If you owe a penalty on your current tax return and wish to avoid the same problem in the future, consider filling out a new Form W-4 (Employee’s Withholding Certificate) if you get a paycheck from your employer. This document instructs your employer on how much tax to deduct from your pay each period. You can use the IRS’s Tax Withholding Estimator to determine how much federal income tax to have withheld from your paycheck. Do not mail the new Form W-4 to the IRS; instead, provide it to your company’s payroll department.
If you are self-employed or have considerable income that is not subject to withholding, such as interest, dividends, and capital gains, you must make estimated payments throughout the year. Estimated payments are due on April 15, June 15, September 15, and January 15 of the following year. If any of those dates fall on a weekend or holiday, the deadline is moved to the next working day. Pay particular attention to those deadlines since failing to make your estimated payments on time might result in an underpayment penalty, even if you don’t owe any additional tax when you submit your return.
Estimated Payments When Your Income Varies
Making four equal estimated payments can be challenging if you are self-employed with variable income or own a seasonal business. In that instance, employing the annualized income installment method can help you in avoiding a penalty for underpayment. To utilize this technique, at the end of each estimated tax payment period, complete the Annualized Estimated Tax Worksheet available in IRS Publication 505 to calculate your required payment. Form 2210, containing Schedule AI, must also be included with your tax return.
You are not required to pay anything until you have earnings on which estimated taxes are due. If you know you’ll have to make estimated payments early in the year, each of the four installments should be 25% of the total amount due.
But what if you earn income in the third quarter that makes you liable for estimated tax payments for the first time? Your first payment is due on the third installment date, September 15, and you are required to pay 75% of the tax owed. You must utilize IRS Form 2210 to demonstrate that your estimated tax payment is due because of income earned during a specified time of year. If you do not, the IRS assumes you received the income all year and simply underpaid your estimated tax. This could result in a penalty.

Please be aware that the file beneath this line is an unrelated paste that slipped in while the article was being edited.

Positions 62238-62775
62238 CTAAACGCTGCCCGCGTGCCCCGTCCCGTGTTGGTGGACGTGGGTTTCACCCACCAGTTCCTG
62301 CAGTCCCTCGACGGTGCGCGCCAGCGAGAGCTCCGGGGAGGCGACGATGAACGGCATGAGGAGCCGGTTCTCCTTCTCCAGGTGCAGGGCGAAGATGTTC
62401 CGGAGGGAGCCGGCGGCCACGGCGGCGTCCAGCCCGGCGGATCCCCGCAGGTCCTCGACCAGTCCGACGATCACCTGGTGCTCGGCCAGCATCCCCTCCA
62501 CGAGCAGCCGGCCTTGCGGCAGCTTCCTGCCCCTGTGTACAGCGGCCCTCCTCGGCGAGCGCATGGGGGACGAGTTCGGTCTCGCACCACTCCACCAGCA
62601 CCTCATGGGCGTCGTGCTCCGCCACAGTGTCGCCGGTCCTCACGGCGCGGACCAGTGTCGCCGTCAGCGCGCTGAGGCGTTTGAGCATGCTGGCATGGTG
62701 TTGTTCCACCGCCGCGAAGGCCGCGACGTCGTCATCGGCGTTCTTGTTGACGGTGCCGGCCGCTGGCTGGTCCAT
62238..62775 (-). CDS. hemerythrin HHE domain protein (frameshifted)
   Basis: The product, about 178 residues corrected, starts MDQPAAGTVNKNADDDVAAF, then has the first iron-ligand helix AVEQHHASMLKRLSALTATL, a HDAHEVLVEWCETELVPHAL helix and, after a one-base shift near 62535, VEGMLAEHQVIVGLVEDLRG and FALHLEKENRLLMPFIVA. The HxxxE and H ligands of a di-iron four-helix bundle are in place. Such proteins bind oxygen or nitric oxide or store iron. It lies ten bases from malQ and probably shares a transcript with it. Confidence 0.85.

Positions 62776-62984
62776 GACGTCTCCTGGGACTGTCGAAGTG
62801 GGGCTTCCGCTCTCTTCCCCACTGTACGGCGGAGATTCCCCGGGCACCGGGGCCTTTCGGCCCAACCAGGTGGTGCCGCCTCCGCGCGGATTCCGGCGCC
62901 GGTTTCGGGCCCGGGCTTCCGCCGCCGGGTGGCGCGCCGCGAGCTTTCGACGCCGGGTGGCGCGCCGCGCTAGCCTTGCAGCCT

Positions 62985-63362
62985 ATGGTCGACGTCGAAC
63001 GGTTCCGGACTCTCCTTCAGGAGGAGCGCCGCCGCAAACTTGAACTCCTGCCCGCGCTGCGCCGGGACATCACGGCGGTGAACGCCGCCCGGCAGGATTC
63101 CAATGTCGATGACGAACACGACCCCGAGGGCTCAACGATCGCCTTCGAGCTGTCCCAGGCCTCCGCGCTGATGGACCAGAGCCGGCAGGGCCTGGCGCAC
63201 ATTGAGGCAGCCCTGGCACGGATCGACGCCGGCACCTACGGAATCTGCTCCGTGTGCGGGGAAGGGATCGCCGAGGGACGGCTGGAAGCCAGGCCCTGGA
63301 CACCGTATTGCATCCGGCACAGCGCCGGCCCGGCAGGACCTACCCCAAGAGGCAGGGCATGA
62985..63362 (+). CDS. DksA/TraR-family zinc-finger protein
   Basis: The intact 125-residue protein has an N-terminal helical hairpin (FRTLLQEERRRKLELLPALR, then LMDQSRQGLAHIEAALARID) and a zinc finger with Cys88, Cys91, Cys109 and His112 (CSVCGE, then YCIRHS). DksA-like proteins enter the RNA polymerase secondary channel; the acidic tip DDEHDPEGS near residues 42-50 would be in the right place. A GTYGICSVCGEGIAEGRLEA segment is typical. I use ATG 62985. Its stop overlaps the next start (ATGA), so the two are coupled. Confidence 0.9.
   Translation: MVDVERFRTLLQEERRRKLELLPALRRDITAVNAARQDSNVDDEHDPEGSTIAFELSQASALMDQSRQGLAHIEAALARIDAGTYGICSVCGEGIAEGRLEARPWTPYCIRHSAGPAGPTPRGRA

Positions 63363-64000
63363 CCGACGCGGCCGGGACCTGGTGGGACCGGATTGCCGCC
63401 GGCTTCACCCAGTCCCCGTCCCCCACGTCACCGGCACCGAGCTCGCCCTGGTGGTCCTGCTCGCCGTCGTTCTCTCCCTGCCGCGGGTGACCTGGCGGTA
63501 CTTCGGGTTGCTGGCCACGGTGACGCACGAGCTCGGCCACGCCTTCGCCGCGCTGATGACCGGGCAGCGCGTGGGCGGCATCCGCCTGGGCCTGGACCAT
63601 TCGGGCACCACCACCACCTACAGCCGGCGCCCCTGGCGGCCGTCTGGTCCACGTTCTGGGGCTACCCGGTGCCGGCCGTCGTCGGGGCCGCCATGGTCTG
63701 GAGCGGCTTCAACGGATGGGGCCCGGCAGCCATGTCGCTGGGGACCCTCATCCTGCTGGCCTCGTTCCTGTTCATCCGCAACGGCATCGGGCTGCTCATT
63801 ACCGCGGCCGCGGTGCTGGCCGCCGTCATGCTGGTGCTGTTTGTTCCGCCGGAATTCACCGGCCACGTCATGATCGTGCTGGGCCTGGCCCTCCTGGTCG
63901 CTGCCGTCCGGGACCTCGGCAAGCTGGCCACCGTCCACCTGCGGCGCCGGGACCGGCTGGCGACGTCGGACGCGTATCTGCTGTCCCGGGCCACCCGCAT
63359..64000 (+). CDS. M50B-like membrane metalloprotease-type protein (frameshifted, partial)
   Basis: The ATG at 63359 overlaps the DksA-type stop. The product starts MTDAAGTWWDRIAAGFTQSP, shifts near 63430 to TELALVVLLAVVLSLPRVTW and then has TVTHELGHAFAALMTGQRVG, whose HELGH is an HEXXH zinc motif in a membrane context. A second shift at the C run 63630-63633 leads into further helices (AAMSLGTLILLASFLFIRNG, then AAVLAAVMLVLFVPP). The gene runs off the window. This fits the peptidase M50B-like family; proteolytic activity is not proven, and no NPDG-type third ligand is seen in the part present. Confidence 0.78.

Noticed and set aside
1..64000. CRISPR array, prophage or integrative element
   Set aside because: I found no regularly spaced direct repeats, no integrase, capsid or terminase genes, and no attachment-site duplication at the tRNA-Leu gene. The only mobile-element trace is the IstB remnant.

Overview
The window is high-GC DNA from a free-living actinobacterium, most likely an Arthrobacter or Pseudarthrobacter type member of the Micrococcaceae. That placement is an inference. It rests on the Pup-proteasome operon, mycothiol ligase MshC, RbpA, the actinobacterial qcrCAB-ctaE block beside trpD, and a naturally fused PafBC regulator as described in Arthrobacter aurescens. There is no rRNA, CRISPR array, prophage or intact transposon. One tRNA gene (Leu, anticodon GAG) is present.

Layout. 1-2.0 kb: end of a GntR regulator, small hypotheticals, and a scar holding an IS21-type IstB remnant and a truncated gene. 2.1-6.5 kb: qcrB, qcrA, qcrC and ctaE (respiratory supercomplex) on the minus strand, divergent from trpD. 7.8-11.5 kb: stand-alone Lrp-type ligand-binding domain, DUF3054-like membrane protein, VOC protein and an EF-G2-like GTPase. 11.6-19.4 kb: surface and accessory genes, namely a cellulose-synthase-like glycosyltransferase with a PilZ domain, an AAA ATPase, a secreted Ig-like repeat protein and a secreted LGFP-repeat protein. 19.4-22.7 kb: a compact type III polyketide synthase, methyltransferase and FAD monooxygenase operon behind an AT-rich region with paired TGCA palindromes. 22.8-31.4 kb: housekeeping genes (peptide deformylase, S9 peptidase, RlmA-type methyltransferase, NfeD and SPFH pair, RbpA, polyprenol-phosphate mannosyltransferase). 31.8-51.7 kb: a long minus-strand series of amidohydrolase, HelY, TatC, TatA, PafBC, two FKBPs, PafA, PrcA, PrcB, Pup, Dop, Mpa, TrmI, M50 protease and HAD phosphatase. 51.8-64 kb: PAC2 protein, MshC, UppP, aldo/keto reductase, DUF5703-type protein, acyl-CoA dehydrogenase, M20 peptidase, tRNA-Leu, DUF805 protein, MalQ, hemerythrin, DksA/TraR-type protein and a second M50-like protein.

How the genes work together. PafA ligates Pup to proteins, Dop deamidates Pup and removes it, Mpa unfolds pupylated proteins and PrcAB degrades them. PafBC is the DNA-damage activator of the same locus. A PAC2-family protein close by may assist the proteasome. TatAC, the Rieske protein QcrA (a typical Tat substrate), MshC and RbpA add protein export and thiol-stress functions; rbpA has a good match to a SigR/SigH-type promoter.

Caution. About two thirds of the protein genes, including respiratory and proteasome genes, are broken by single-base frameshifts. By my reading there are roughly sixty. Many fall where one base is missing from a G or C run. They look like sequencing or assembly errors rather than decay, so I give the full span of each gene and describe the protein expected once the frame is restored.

To keep your payments to a minimum, base each installment on what you must pay to avoid the penalty and take use of any exceptions that apply to you.
Special Rules for Farmers and Fishers
Qualifying farmers and fishermen must pay only two-thirds (66.67%) of their tax, or 100% of the tax reported on their previous year’s tax return, whichever is less. Generally, people in these professions won’t get a penalty as long as they pay their tax liability by January 15th or the 15th day following the end of their tax year if they use a non-fiscal year.
Individuals, estates, and trusts with at least two-thirds of their gross yearly income from farming or fishing are eligible to file Form 2210-F, Underpayment of Estimated Tax by Farmers and Fishermen, to determine if you owe a penalty for underpayment of estimated tax.
Get Help With Estimated Tax Penalties
If you do not pay enough taxes—estimated taxes, withholding taxes, or taxes due—you may be subject to an underpayment penalty. If you are charged a penalty, examine if you are eligible for an exemption or a reduced penalty. However, the easiest method to avoid underpayment penalties is to ensure that you correctly calculate estimated taxes and pay your taxes on time.
Need help? If you are overwhelmed by calculating estimated taxes, or the underpayment penalty, call the qualified team at the W Tax Group. We’ll start with a free consultation and provide you with the answers you need. Call 877-500-4930 or fill out the online contact form for help.